Five famous painters from the Prosecco area
Giovanni Battista Cima, also known simply as Cima da Conegliano is probably the most famous painter related to this area, the one every local has been hearing about at least once in his life.
One of the most exponents of the Venetian Painting, he’s been living in many cities in northern Italy, but he always used to come back to Conegliano during the summer.
You can admire some of his most famous paintings in the Sala dei Battuti in Conegliano.
Many things are uncertain about this painter, but one is sure: he lived the last part of his life and died in Conegliano, leaving a lot of his beautiful work everywhere around in the area that today is mostly known for Prosecco.
He used to paint especially frescos: recurrent themes include saints, religious scenes, and portraits of the nobility.
Not to be missed is his most important painting: Madonna col Bambino, at the Asolo Civic Museum.
Originally from Lombardia, his artistic heritage boasts some 20 canvases scattered among the area.
He lived in Serravalle, a historic district of Vittorio Veneto, where Tiziano, famous and international artist, was also active. This bad timing didn’t allow him to paint the famous Serravalle Altarpiece.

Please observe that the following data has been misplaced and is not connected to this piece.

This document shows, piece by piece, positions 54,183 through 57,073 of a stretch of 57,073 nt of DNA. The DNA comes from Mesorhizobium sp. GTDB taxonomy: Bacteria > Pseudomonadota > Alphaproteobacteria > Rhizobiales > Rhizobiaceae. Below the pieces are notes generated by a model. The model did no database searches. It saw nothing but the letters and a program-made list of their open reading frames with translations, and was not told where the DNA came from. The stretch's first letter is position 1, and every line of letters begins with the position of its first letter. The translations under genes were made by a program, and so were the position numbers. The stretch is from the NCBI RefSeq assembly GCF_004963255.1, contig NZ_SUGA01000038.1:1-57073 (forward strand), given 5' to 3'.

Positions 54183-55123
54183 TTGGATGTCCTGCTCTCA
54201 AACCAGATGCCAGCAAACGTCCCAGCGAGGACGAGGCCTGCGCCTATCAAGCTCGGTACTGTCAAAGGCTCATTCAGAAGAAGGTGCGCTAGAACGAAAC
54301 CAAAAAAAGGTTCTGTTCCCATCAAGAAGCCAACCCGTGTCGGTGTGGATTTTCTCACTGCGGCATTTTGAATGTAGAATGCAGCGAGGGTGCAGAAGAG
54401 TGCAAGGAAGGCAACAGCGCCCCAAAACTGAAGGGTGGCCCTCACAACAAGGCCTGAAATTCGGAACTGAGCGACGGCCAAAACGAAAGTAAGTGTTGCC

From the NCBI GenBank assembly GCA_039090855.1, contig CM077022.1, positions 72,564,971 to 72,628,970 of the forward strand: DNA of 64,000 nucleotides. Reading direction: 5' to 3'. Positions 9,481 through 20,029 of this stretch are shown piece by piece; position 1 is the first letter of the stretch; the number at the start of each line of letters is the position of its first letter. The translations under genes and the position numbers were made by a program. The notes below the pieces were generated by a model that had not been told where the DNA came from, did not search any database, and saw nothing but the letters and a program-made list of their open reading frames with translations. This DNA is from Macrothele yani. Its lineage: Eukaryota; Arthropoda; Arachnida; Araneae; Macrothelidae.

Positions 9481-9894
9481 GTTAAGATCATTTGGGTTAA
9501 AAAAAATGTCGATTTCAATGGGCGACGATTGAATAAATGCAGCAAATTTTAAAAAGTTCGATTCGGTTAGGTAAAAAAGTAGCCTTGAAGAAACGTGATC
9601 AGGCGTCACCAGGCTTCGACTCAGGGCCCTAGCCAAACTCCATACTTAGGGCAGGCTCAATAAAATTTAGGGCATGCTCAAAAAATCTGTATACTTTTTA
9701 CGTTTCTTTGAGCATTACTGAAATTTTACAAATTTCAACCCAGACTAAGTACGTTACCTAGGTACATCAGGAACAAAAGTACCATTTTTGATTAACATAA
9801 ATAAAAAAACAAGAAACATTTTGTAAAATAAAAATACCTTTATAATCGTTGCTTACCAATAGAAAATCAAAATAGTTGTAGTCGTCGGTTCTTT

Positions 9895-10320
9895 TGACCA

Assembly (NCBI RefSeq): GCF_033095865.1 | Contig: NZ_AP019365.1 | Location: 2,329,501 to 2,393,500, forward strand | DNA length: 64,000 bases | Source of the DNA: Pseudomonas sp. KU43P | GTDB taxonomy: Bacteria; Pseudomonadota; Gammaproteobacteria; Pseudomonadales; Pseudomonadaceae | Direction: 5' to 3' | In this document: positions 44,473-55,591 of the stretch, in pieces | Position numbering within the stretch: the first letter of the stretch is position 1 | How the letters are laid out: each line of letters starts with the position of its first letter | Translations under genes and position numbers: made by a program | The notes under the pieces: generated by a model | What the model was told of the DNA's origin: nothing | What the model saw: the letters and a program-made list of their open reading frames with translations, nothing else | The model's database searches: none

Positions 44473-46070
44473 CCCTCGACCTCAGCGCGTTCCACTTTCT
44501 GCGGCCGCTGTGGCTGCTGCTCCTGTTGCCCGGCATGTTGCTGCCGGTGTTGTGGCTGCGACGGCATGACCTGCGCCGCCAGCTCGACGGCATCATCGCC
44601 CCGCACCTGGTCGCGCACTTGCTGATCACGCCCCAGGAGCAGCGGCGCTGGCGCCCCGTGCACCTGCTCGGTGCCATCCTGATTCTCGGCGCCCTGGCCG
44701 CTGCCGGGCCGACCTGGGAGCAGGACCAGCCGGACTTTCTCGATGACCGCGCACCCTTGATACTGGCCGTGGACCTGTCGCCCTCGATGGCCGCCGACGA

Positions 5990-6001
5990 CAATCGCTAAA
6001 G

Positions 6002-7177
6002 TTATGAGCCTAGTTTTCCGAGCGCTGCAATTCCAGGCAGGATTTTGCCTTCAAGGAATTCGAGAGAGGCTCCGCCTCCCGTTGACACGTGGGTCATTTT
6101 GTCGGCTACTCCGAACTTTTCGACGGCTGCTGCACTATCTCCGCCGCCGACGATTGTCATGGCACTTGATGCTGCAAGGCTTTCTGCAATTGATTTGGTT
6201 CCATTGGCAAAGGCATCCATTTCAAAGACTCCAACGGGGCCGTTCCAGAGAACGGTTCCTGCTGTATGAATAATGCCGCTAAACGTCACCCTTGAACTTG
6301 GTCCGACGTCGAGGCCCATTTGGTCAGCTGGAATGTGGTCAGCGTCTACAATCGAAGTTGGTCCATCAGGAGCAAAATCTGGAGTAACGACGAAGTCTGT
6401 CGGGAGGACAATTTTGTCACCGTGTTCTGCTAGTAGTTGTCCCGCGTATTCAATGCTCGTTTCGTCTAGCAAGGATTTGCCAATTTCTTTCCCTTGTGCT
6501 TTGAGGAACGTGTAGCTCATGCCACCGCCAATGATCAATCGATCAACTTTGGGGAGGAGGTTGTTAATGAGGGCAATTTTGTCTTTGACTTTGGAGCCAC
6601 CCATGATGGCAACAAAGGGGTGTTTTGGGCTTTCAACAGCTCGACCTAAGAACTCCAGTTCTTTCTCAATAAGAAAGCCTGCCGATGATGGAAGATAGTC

Fortunately, we can still admire some of his finest works at the Church of Saints Peter and Paul in Castello Roganzuolo.
4. FRANCESCO BECCARUZZI – 1493/1563
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Born in Conegliano, he spent the greatest part of his life in the area, having the opportunity to learn from some of the most famous and influential painters of that period, who passed by through these areas.
Veronese, Tiziano and Tintoretto just to name a few. Not to be forgotten: Cima da Conegliano, whose pupil he had the good fortune to be.
His birth home in Conegliano is today the headquarters of the National Alpine Association.
5. RICCARDO PERUCOLO – 1520/1568
A troubled life for this painter who was born and lived in Conegliano. A pupil of several masters present locally at the time, he was less lucky, however, with justice.
Accused of Lutheranism, he was forced to repent and abjure until, guilty again, he was sentenced to death and executed in the public square (of Conegliano).
Traces of his presence can be found in the frescoes of Palazzo Sarcinelli, Conegliano’s most famous museum.